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14-year-old prodigy from Baton Rouge set to finish college next year
BATON ROUGE - At 14 years old, Elijah Precciely enjoys many of the same things as most kids his age—except he is not your average teen.
“I'm trying to build an electrostatic generating socket. I don't know if that's a teenager thing, but I'm learning about it," Precciely said.
Precciely is a junior majoring in physics and chemical engineering at Southern University.
He started his college career back in 2019 as the youngest person ever to get a full-ride scholarship to the university at just 11 years old.
“Some people think I’m 15. Either I'm a tall 11-year-old or a short 15-year-old,” he said at the time of his initial enrollment as a full-time student.
Since then, he has been featured on network television, multi-patented inventor, preacher, author, and more. But lately, he has been discovering some unexpected challenges.
“I found it increasingly harder to live through doors because I grew like eight inches, and I hit doors with my head all the time. I gotta be careful now,” he explained.
Growth spurts are not his only challenge.
“My communication skills as far as sending emails and text messages, things that require you know a lot of work and effort into,” he explained.
Although he is taking big steps on campus, he has also been challenged in ways he could not predict.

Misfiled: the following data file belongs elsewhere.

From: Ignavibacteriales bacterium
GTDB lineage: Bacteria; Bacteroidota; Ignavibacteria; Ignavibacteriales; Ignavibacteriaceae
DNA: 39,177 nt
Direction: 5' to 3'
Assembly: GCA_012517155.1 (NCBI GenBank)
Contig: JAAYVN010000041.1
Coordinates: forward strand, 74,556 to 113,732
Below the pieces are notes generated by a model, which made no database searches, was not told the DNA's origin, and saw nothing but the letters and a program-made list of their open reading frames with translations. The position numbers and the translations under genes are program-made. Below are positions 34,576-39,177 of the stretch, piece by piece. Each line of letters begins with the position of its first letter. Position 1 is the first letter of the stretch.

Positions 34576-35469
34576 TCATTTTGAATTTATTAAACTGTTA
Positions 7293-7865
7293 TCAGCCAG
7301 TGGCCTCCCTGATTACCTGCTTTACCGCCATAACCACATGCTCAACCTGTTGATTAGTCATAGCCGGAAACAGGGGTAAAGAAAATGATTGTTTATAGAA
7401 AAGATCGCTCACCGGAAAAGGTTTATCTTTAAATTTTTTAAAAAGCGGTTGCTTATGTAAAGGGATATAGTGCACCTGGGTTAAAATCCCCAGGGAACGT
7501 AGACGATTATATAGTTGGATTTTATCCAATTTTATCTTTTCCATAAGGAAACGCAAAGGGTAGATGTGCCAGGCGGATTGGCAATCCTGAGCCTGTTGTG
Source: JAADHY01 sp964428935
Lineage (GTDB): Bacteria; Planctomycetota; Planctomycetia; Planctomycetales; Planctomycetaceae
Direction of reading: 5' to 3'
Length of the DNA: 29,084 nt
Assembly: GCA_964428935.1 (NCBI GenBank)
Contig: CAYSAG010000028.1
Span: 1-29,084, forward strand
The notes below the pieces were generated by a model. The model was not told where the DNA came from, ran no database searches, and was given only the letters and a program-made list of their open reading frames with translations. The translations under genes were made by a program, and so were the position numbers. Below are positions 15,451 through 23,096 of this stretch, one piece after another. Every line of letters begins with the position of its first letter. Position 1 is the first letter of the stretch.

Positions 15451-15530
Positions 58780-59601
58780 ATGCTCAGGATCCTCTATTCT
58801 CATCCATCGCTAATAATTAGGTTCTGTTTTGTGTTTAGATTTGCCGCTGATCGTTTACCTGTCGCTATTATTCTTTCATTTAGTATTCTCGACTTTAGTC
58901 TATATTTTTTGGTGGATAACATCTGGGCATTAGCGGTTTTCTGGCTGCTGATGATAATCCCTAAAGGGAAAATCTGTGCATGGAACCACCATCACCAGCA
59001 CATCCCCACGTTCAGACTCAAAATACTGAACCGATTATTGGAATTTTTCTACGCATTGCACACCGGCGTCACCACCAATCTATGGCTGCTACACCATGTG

“Psychology... I never knew it would be my Achilles' heel. I got a ‘B’ in Psychology. I got a ‘B,’” Elijah lamented. “I was like, it's like a Rubik’s cube. I was like, 'how did everyone do this but not me, right?' But I was able to come back from that."
In addition to his undergraduate studies, Precciely has completed other programs.
“He's able to speak up about his own differences or his own challenges," said his mother, Pamela Precciely. “Even when it comes to classes, he said he was taking physics and chemical engineering. But he also literally would say, ‘I want to make sure can I get a business class in there."
With a son who’s already making history, the Precciely family says the attention Elijah has garnered has shined a light on both his genius and on the university.
“You'll have many Black and brown children to see someone who looks like them and does not have to cater to other institutions that are traditionally known for geniuses,” said his father, Pastor Steven Precciely. “There is a greatness right here at an HBCU. There's greatness here, and you can shine and you can get a great education here and encourage them to do likewise."
Although Elijah has already broken records and will likely break more, he says that is not where he is focused.
“Well, I don't look for just breaking records, I look for changing lives. And in that, I will break records,” he explained. “My first priority is to be a shining light to help others, and the second priority is to make sure that I help people like me and people who want to connect with me."
Elijah Precciely is set to graduate next May, and his second published book, Prodigy, is available on Amazon.
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